Once the horse has determined that danger is in the area, it’s time to react.  Horses have a strong emotional response (fear) to whatever sensory input they receive.  This fear triggers a horse’s flight mechanism for safety.  Horses aren’t brave – they won’t remember that you are sitting on their back or standing in front of them.  Their only concern is survival – run first, think later.

Male horses may react more strongly to sound simply because they’re traditionally the herd watchdogs. They don’t necessarily hear any better than females do, but they feel a need to alert “their” herd to perceived danger. That’s why some horses suffer more anxiety than others at shows or in any new environment. A strange place can put your horse on high alert for danger, causing him to be emotionally aroused and to make his reaction to noise even stronger than it would be in a familiar setting.  If he’s fairly “bombproof”, his anxiety may not result in undesirable behavior. If not, you may have a hard time keeping him focused in the ring and extra care should be taken when riding or working around him.

You can help reduce your horse’s ability to take in these reactive noises by blocking his ears with earplugs or thick wads of cotton.  If that’s not possible,
keep alert to your horse’s ears to avoid a possible spook.  His ears will signal where is attention is directed – to the side at a dog, behind him at a flapping bag, etc. If you can direct his attention elsewhere, you can usually avoid the spook.

Like humans and other animals, your horse can lose his ability to detect sound as he ages. Age-related hearing loss in horses can begin at age five for horses, starting with the higher frequencies and working down the scale. High-frequency hearing loss isn’t generally obvious in horses until they reach about fifteen. But because your horse has a wider range of high-frequency hearing than a human, he can lose more of it before you notice a lack of response to sounds you hear.
Practice good ear health by checking his ears weekly for signs of insect infestation or infection.  Redness, scratching, hair loss on the ear could indicate  rubbing. If you suspect a hearing problem in your horse consult your veterinarian.  If your horse has hearing loss, you’ll need to make some management changes for safety. These tips are actually good whether you suspect hearing loss or not, especially when working around a strange horse. Always speak to the horse as you approach, so you don’t startle him. And be sure he heard your approach warning by watching the direction of his ears.  One or both should flick toward you.

Understanding how your horse’s hearing and reaction to sounds differs from humans can help you anticipate and reduce his anxiety and avoid a dangerous reaction.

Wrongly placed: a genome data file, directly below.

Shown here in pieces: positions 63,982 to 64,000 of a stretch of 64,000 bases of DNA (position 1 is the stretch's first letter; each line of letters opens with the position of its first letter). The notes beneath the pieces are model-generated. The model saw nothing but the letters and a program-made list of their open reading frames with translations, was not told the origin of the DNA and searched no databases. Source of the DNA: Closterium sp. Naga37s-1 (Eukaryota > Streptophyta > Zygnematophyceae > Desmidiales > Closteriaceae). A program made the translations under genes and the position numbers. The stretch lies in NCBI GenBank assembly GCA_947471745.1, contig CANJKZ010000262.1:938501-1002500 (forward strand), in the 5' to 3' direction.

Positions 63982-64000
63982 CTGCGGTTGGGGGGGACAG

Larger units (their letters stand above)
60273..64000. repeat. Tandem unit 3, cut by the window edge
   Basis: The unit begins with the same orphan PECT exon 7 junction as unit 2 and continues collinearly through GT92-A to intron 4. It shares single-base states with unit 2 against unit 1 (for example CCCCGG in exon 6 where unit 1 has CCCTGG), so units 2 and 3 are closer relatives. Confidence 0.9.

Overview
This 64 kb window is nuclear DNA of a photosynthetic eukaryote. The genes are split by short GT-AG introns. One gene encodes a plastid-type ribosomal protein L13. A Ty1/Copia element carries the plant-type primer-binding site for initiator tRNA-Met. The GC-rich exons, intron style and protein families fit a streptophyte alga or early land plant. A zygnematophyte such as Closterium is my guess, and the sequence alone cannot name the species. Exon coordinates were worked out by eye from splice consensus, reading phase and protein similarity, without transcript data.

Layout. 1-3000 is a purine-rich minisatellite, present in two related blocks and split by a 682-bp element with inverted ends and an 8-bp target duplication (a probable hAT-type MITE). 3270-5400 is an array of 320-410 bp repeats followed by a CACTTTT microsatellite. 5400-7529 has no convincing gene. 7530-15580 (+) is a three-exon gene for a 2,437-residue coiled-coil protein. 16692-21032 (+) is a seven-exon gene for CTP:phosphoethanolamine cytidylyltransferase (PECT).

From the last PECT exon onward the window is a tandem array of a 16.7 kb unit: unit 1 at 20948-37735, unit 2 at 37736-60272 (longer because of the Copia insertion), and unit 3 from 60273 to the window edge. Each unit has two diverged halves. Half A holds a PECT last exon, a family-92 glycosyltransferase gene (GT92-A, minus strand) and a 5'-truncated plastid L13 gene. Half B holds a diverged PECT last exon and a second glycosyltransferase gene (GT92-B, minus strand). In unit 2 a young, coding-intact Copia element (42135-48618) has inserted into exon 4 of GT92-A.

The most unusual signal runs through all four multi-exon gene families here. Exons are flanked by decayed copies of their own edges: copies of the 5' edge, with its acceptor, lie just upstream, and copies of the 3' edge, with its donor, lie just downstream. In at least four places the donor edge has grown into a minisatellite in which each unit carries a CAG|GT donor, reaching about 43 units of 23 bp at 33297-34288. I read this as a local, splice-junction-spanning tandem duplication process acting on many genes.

photo credit:  TheHorse.com

How Your Horse Works: Digestion

digestionHorses are herbivores, or roughage eaters. They are grazing animals with digestive systems designed for constant consumption of plant food.  Very much like humans, the horse’s digestive system is a twisty-turning roller coaster ride for any food that the horse eats.   It takes about two to three days for food to pass through this last and largest part of the equine digestive tract.

Starting in the mouth, the chewing (mastication) of the food starts the process.  Enzymes from the horse’s saliva start breaking down the food into various, reduces it into small particles so it can be easily digested and absorbed. From the mouth, the partially digested food moves to the oral part of the pharynx (or pharynx)) and into the esophagus, where the food takes a 50-60 inch slide down to the stomach. An extremely strong muscular sphincter at the junction of the esophagus and stomach helps move the food along.  This muscle was developed to allow horses to keep digesting even if they have to suddenly run off to avoid a predator.  But it’s this muscle that also keeps a horse from vomiting. If a horse eats something it shouldn’t, there isn’t a way to induce vomiting to rid the poison from his system.  The stomach store, mixes, digests and propels feed into the small intestine. Very little of the feed nutrients are absorbed in the stomach. Proteins and carbohydrates are only partially digested in the stomach, and fats are only slightly hydrolyzed before the food passes into the intestine.

From there, the food passes through seventy feet of small intestine!  The liver and pancreas both have ducts with openings that lead to the small intestine.  The liver delivers bile and the pancreas delivers digestive enzymes and both help to further break down the food.  Once the food is broken down into its components (e.g., amino acids, simple sugars), these microscopic nutrients are absorbed in the small intestines along with vitamins and minerals.  In the human digestive system, a pear-shaped organ called the gall bladder is located below the liver and stores the bile secreted by the liver.  Horses don’t have a gall bladder.

The small intestine then connects to the large intestine.  The large intestine is an important source of water and electrolytes for horses that don’t have adequate water.  Horses can absorb water from the large intestines to help avoid dehydration. The remainder of the horse’s meal is primarily structural carbohydrates—the fibrous components of forage such as cellulose.  These carbohydrates pass from the last part of the small intestines (the ileum) into the first part of the enormous large colon (the cecum).